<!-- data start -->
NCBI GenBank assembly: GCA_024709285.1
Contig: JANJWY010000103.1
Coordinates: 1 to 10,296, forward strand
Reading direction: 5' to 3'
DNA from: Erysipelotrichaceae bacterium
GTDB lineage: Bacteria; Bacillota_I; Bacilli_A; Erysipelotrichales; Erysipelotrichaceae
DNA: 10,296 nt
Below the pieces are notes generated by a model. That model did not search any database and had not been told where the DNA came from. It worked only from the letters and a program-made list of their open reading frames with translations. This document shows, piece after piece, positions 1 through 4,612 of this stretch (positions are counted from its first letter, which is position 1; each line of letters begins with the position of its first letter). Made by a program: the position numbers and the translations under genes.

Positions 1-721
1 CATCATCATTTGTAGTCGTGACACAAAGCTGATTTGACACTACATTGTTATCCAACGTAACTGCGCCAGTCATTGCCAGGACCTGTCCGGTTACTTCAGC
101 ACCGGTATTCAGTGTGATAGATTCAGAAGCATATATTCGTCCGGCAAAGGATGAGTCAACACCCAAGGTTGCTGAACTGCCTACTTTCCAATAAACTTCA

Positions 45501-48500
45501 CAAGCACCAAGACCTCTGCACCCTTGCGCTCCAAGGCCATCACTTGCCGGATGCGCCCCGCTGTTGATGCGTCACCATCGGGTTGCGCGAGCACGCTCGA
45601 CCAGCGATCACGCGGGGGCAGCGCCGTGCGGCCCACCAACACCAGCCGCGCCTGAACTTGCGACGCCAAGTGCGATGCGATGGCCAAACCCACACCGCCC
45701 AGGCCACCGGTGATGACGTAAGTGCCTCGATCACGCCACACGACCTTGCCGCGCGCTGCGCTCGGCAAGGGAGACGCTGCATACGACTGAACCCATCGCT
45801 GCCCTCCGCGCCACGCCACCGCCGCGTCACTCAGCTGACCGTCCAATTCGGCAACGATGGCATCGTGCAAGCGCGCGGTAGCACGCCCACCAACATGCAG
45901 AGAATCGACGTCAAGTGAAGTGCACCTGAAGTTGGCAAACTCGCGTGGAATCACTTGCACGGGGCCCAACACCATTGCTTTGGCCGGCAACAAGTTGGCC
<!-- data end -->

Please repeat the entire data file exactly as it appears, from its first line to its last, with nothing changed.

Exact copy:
NCBI GenBank assembly: GCA_024709285.1
Contig: JANJWY010000103.1
Coordinates: 1 to 10,296, forward strand
Reading direction: 5' to 3'
DNA from: Erysipelotrichaceae bacterium
GTDB lineage: Bacteria; Bacillota_I; Bacilli_A; Erysipelotrichales; Erysipelotrichaceae
DNA: 10,296 nt
Below the pieces are notes generated by a model. That model did not search any database and had not been told where the DNA came from. It worked only from the letters and a program-made list of their open reading frames with translations. This document shows, piece after piece, positions 1 through 4,612 of this stretch (positions are counted from its first letter, which is position 1; each line of letters begins with the position of its first letter). Made by a program: the position numbers and the translations under genes.

Positions 1-721
1 CATCATCATTTGTAGTCGTGACACAAAGCTGATTTGACACTACATTGTTATCCAACGTAACTGCGCCAGTCATTGCCAGGACCTGTCCGGTTACTTCAGC
101 ACCGGTATTCAGTGTGATAGATTCAGAAGCATATATTCGTCCGGCAAAGGATGAGTCAACACCCAAGGTTGCTGAACTGCCTACTTTCCAATAAACTTCA

Positions 45501-48500
45501 CAAGCACCAAGACCTCTGCACCCTTGCGCTCCAAGGCCATCACTTGCCGGATGCGCCCCGCTGTTGATGCGTCACCATCGGGTTGCGCGAGCACGCTCGA
45601 CCAGCGATCACGCGGGGGCAGCGCCGTGCGGCCCACCAACACCAGCCGCGCCTGAACTTGCGACGCCAAGTGCGATGCGATGGCCAAACCCACACCGCCC
45701 AGGCCACCGGTGATGACGTAAGTGCCTCGATCACGCCACACGACCTTGCCGCGCGCTGCGCTCGGCAAGGGAGACGCTGCATACGACTGAACCCATCGCT
45801 GCCCTCCGCGCCACGCCACCGCCGCGTCACTCAGCTGACCGTCCAATTCGGCAACGATGGCATCGTGCAAGCGCGCGGTAGCACGCCCACCAACATGCAG
45901 AGAATCGACGTCAAGTGAAGTGCACCTGAAGTTGGCAAACTCGCGTGGAATCACTTGCACGGGGCCCAACACCATTGCTTTGGCCGGCAACAAGTTGGCC